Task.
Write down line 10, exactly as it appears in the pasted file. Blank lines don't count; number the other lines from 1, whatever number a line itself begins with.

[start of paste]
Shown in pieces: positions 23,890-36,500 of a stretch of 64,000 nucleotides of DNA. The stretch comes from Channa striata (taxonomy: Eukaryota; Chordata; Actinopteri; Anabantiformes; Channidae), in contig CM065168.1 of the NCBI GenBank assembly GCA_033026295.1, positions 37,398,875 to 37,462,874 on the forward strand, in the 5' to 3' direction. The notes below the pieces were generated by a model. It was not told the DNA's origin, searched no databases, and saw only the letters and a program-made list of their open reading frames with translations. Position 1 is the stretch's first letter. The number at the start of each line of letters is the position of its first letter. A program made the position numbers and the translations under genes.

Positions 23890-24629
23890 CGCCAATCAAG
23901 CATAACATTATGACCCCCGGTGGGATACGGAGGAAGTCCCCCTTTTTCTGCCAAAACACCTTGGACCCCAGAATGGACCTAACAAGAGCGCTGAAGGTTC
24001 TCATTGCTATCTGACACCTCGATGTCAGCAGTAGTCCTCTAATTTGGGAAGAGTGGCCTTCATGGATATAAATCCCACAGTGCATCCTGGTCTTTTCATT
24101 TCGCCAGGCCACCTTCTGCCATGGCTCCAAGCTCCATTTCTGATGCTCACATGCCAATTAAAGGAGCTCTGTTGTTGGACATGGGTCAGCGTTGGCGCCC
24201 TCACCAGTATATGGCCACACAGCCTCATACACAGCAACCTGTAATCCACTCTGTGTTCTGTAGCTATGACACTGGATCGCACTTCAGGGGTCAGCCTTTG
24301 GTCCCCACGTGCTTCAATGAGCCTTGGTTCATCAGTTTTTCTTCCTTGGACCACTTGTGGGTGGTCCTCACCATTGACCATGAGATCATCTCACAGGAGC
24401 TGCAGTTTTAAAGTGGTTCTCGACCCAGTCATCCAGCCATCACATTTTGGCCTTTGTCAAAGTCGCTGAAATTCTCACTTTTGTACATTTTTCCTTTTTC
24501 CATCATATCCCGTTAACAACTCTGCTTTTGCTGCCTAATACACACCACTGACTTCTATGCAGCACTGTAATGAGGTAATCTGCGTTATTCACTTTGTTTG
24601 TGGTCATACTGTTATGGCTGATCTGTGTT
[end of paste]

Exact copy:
24501 CATCATATCCCGTTAACAACTCTGCTTTTGCTGCCTAATACACACCACTGACTTCTATGCAGCACTGTAATGAGGTAATCTGCGTTATTCACTTTGTTTG